Sauti ya Watanzania, a Clubhouse room launched by a U.S.-based Tanzanian opposition leader, Liberatus Mwang’ombe, was notable for hosting critical debates about the deal, with people like former Tanzanian Ambassador to Sweden Willibrod Slaa as guest speakers, metamorphosed into a significant voice championing critical reforms online and offline. 

Against this background, some Clubhouse users experienced difficulties accessing the social media platform, with others reporting that they’ve had to resort to using VPNs to gain access. The Chanzo could not independently confirm the allegations, but an internet observatory watchdog, NetBlocks, stated on February 15, 2023, that its analysis showed that Clubhouse was restricted in Tanzania. 

However, the High Court of Tanzania, ruling on a case Clubhouse user Paul Kisabo filed against the government on the same grounds, said there was no evidence that the government has restricted access to the social media platform and thus dismissed the case.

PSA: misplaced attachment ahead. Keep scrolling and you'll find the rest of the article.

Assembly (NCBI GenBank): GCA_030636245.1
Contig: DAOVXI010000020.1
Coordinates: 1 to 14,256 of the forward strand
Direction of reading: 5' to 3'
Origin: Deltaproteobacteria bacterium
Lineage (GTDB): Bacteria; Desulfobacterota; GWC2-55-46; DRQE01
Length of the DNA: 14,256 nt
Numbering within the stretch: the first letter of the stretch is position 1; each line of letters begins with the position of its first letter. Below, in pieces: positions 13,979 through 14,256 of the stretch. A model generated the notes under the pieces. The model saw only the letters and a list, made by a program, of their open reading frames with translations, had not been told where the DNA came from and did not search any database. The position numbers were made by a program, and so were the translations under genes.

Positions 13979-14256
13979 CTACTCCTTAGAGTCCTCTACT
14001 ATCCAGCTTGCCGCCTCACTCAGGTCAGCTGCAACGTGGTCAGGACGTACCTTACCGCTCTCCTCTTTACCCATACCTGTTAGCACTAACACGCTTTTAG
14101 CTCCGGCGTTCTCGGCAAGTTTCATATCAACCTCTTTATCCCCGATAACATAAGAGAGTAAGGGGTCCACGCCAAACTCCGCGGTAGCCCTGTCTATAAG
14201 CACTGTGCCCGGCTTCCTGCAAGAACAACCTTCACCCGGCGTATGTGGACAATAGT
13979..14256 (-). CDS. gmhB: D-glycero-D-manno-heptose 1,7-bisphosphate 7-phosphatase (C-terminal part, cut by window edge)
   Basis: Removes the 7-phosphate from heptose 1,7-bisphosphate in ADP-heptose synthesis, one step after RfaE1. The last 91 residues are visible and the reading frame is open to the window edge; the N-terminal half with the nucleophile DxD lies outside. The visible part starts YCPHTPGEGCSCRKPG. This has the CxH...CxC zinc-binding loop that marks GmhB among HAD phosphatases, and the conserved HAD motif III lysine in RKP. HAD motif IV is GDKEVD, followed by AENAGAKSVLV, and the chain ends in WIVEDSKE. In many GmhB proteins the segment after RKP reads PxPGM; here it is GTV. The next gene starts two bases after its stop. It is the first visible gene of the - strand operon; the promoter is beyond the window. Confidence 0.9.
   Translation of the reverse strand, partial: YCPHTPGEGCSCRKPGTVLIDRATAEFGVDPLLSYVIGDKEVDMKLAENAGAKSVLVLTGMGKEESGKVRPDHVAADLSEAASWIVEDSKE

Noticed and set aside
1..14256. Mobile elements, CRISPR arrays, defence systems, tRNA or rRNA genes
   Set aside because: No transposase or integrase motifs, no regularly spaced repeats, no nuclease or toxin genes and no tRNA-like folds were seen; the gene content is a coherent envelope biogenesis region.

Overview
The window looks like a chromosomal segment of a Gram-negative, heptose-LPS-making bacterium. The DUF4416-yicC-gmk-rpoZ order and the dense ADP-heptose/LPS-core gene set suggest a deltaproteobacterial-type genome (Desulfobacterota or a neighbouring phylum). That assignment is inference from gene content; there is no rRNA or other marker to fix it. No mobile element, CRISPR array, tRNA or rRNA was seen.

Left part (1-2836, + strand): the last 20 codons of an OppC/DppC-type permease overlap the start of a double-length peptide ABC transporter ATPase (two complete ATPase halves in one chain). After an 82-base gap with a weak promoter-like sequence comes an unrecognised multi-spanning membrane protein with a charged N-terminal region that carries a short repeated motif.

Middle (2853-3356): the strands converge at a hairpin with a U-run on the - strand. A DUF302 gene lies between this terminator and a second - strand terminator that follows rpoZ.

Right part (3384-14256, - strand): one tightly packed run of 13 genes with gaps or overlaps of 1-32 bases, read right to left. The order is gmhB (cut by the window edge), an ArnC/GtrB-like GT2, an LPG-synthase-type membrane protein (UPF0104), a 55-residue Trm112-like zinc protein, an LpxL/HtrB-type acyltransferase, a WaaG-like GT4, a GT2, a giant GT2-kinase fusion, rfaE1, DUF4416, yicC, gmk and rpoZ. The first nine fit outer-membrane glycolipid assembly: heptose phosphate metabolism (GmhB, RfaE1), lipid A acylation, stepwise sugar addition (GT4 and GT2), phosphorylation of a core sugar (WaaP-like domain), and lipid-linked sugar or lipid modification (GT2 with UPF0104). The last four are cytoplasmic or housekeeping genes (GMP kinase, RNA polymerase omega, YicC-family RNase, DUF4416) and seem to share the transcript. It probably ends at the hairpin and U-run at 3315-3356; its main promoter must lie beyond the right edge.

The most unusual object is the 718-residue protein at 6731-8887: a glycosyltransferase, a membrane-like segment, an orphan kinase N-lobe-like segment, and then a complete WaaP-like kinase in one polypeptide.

Right to vote

But perhaps no restriction bothers Tanzania’s diaspora more than their inability to vote in elections, a restriction they’ve been urging authorities to remove so they can participate in democratic processes that determine their country’s future.

“Anyone who is denied the right to vote is directly affected,” Mushi told The Chanzo in an e-mail interview. “My vote is the only weapon I have as a citizen to participate in my country’s developments. Denying me this right means denying me the right to be Tanzanian.”

READ MORE: Democracy Identified As Prerequisite to Development